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Progressive Rock CD Reviews


The Low Spark of High Heeled Boys

Review by Steve Alspach

Somewhere in Steve Winwood’s career, between the blue-eyed teen soul of “I’m a Man” and “Gimme Some Lovin’” to the made-for-the-80s albums of Arc of a Diver and Back in the High Life came a little bit of exploration. He recorded with percussionist Stomu Yomash’ta and Mike Shrieve as Go, and Traffic’s version of “John Barleycorn” was a landmark in the then-popular folk-rock era. But as Traffic had its on-again off-again moments, the band was able to put out some great music, perhaps none better than this album. Besides the usual trio of Winwood, Jim Capaldi, and Chris Wood, bassist Ric Grech (another ex-Blind Faith member), uber-musician Jim Gordon, and percussionist “Rebop” Kwaku Baah (is that a great name or what?) filled out the sound considerably. Fortunately the songs and arrangements knew when to open up and when to pull back. The result is a classic of the early ‘70s that still sounds fresh.

This review is available in book format (hardcover and paperback) in Music Street Journal: 2006 Volume 5 at

Track by Track Review
Hidden Treasure
This understated little nugget starts off the album. An acoustic arrangement, highlighted by Chris Wood’s tasteful flute fills, accompanies Winwood’s delicate vocals. The piece touches on their folksy roots, perhaps best explored on their John Barleycorn album.
The Low Spark of High Heeled Boys
You’ve probably heard this track before, but if I ever hear it on radio, I always think “Ah! There’s hope for radio yet!” This title track is one of the best examples of fusion that I can think of. Consider: if two hallmarks of jazz is syncopation and improvisation, than this has it in spades, the former in the chordal piano riff, and the latter in the extended jam after the second verse-chorus go-round. But it’s the end, with the final blast of distortion over the piano riff, that’s the grabber. Rather than a big ending, Traffic takes a subtle route, leaving the listener to take in the 11.30 or so that preceded it while the fading riff seems to say “nothing unusual – we do this all the time.”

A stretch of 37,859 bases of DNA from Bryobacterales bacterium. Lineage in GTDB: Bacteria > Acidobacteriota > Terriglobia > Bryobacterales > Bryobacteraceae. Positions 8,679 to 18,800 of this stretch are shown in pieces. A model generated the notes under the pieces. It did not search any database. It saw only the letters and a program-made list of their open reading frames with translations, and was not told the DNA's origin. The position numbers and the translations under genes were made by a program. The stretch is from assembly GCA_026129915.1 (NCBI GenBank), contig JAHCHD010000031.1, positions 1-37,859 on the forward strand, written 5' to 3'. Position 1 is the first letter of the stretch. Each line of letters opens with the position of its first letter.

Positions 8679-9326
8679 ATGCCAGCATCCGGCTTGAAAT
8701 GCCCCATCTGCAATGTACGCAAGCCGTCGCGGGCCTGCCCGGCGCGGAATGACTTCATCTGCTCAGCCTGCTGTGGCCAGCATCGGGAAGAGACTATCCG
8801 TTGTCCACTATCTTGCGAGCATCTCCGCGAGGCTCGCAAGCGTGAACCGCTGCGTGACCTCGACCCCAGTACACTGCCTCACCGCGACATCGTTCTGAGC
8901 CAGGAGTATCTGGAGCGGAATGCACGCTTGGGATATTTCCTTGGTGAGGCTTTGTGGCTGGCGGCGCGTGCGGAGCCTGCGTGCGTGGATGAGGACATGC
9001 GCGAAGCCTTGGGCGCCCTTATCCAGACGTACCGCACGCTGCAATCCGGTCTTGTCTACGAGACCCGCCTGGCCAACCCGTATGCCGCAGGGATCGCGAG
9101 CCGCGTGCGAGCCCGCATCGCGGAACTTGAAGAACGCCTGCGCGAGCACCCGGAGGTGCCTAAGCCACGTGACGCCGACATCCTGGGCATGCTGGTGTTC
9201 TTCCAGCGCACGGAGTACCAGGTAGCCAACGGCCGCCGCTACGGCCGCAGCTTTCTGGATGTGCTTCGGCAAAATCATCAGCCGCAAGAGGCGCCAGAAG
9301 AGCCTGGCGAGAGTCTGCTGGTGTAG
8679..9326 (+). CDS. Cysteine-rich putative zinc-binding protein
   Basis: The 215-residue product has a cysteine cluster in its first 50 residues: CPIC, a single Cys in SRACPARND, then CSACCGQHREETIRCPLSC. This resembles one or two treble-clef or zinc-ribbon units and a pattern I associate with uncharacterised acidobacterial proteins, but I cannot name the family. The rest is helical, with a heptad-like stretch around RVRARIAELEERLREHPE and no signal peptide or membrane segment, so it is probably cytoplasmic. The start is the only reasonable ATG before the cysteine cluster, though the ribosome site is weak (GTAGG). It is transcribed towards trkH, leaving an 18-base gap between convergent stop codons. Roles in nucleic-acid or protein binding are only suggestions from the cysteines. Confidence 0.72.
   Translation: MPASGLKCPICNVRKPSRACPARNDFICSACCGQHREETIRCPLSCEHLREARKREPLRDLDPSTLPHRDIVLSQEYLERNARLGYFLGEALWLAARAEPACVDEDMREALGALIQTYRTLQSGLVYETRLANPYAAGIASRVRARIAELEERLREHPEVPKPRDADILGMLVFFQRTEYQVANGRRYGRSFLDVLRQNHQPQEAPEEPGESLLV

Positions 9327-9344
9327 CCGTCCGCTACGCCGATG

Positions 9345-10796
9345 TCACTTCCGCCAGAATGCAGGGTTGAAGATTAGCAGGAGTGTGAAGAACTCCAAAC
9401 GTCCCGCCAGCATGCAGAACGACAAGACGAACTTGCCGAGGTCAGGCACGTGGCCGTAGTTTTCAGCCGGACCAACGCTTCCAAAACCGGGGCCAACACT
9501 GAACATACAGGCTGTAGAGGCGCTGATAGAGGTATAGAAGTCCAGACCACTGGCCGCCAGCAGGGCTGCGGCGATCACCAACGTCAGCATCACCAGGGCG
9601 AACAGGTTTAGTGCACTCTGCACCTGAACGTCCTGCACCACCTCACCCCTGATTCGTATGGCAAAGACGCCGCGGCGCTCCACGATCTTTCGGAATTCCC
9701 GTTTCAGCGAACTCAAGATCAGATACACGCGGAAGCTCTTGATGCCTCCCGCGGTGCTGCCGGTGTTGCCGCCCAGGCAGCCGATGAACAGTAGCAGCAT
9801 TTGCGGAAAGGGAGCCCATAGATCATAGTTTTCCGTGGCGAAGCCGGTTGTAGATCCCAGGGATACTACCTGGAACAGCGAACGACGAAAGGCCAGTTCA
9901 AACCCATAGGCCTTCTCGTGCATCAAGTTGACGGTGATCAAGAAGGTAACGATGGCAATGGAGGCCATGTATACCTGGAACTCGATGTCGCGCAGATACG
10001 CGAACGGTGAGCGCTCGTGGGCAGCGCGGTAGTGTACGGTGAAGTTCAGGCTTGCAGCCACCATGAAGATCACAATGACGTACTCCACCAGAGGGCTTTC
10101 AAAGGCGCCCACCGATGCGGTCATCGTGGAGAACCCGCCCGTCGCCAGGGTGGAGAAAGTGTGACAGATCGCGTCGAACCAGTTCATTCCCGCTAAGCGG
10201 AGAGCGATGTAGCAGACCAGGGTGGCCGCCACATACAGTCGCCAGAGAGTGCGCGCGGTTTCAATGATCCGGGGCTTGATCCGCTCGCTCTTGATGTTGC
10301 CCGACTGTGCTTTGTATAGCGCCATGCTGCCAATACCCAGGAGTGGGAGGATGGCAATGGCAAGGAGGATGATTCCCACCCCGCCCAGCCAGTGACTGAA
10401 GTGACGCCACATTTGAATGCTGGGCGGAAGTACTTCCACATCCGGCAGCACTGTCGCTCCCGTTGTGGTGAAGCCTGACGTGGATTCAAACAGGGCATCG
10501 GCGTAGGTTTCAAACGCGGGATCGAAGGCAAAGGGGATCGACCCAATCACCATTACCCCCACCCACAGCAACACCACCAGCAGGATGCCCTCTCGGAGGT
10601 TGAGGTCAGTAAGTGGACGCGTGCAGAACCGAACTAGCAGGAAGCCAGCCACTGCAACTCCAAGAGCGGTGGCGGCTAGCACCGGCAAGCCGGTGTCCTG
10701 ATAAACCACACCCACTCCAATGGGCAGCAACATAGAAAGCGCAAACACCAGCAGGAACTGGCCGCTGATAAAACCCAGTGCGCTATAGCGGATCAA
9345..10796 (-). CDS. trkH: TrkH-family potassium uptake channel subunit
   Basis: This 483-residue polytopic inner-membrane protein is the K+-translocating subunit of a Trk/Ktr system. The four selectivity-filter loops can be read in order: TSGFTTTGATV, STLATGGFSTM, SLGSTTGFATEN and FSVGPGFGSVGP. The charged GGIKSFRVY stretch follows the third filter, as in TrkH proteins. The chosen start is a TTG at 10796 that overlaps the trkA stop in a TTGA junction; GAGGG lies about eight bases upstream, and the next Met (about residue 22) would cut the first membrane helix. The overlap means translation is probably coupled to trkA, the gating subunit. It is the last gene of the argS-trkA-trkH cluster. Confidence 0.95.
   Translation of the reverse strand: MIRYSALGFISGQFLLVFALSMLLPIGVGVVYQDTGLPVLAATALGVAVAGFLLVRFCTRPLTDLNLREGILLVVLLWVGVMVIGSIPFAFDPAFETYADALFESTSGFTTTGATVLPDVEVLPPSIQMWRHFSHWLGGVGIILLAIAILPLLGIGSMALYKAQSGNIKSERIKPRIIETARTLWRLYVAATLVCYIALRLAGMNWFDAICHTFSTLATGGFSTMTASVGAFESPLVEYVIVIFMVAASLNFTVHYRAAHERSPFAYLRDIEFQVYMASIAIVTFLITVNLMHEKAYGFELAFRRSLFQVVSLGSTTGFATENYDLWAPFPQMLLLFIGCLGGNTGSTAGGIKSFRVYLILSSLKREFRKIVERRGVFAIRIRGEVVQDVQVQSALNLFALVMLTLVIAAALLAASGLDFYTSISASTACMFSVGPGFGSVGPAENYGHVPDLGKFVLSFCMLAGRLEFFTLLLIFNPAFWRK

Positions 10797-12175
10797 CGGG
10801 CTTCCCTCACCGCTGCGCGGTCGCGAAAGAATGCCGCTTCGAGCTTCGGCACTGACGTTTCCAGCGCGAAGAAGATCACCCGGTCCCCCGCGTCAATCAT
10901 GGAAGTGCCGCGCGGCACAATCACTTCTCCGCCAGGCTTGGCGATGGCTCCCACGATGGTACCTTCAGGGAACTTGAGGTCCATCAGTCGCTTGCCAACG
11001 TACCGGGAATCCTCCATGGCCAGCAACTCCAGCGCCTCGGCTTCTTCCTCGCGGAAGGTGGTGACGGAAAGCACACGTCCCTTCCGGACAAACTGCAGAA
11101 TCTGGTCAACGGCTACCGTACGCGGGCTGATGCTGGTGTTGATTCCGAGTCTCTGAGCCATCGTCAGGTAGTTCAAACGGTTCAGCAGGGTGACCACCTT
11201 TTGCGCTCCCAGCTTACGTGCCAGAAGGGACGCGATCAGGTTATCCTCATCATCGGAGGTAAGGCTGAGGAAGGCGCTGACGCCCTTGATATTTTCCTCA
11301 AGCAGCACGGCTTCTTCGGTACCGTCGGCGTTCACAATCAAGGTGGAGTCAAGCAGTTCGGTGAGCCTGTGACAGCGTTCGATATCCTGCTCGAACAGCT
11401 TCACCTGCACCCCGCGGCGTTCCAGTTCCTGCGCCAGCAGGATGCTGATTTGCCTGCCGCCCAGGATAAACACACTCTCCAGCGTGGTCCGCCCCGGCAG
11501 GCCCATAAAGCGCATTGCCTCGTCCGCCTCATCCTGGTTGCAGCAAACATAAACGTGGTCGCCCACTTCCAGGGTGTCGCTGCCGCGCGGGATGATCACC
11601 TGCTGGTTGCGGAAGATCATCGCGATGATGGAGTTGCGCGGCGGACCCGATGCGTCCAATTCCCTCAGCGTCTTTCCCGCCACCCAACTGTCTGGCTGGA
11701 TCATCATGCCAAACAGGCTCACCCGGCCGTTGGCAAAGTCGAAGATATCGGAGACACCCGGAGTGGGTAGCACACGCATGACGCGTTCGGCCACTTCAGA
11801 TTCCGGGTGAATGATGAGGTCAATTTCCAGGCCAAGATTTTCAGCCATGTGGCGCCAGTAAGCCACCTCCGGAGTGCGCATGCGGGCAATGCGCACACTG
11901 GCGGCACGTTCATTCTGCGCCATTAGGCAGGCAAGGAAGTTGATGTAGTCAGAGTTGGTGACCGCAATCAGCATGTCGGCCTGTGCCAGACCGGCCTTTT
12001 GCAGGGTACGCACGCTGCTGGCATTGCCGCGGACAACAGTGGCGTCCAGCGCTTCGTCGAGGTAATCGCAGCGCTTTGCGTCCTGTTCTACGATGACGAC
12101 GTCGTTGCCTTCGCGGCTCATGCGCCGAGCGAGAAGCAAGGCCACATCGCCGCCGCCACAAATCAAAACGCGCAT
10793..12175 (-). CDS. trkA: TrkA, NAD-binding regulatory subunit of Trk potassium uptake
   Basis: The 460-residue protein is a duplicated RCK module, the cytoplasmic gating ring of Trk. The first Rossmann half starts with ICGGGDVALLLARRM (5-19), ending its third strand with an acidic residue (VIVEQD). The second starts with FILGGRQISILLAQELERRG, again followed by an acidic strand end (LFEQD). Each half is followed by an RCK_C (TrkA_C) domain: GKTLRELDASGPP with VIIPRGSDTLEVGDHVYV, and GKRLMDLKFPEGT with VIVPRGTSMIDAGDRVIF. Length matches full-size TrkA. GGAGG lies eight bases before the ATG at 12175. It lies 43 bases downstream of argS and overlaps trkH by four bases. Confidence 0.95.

Light Up or Leave Me Alone
Capaldi gets the lead vocal on this self-penned tune. The song is a slick little rocker with a simple guitar hook between verses. The band gets into a fun little jam towards the end.
Rock And Roll Stew
Co-written by Grech and Gordon, this is the least Traffic-sounding song in the whole album and may have the least to offer. Like “Light Up…,” “…Stew” has a guitar hook as its anchor. The song has a slower, slinkier rhythm than “Light Up…,” though.
Many A Mile To Freedom
This sounds a bit more like the Traffic we’re used to – Winwood’s electric piano holds down the fort while Wood again offers some delicate lines on his flute. The guitar counters with some nice, simple arpeggiated lines on the between-chorus-and-verse space. There’s an extended ending here where the band locks into a good, relaxed groove.
A bit like “Hidden Treasure,” this closer is evocative of pastoral England with the flute in 6/8. There’s a bit of an Eastern feel to the vocal line of “Rainmaker, rainmaker.” Wood, again on flute, gets more of a lead role here than on the other songs. Like on “Many a Mile,” there is an extended coda here as well, but the band jumps into a more funk-filled jam and in a different key.
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